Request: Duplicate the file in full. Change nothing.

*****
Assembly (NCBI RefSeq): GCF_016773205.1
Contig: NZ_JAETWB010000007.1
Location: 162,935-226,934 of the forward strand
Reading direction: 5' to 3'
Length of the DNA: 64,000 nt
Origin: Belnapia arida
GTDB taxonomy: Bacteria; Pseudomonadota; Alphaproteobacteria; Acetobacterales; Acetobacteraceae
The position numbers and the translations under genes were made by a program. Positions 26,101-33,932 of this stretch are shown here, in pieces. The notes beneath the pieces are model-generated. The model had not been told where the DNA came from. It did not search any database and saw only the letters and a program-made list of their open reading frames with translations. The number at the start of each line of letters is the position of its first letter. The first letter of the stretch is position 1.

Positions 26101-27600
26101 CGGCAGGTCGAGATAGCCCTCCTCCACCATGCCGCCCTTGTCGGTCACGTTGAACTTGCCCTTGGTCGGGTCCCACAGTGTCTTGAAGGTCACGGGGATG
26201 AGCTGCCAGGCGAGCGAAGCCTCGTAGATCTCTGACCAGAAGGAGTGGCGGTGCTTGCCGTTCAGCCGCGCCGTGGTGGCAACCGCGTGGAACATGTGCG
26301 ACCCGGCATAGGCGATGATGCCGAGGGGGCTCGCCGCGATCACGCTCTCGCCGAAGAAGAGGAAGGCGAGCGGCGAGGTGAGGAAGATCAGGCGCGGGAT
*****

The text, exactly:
Assembly (NCBI RefSeq): GCF_016773205.1
Contig: NZ_JAETWB010000007.1
Location: 162,935-226,934 of the forward strand
Reading direction: 5' to 3'
Length of the DNA: 64,000 nt
Origin: Belnapia arida
GTDB taxonomy: Bacteria; Pseudomonadota; Alphaproteobacteria; Acetobacterales; Acetobacteraceae
The position numbers and the translations under genes were made by a program. Positions 26,101-33,932 of this stretch are shown here, in pieces. The notes beneath the pieces are model-generated. The model had not been told where the DNA came from. It did not search any database and saw only the letters and a program-made list of their open reading frames with translations. The number at the start of each line of letters is the position of its first letter. The first letter of the stretch is position 1.

Positions 26101-27600
26101 CGGCAGGTCGAGATAGCCCTCCTCCACCATGCCGCCCTTGTCGGTCACGTTGAACTTGCCCTTGGTCGGGTCCCACAGTGTCTTGAAGGTCACGGGGATG
26201 AGCTGCCAGGCGAGCGAAGCCTCGTAGATCTCTGACCAGAAGGAGTGGCGGTGCTTGCCGTTCAGCCGCGCCGTGGTGGCAACCGCGTGGAACATGTGCG
26301 ACCCGGCATAGGCGATGATGCCGAGGGGGCTCGCCGCGATCACGCTCTCGCCGAAGAAGAGGAAGGCGAGCGGCGAGGTGAGGAAGATCAGGCGCGGGAT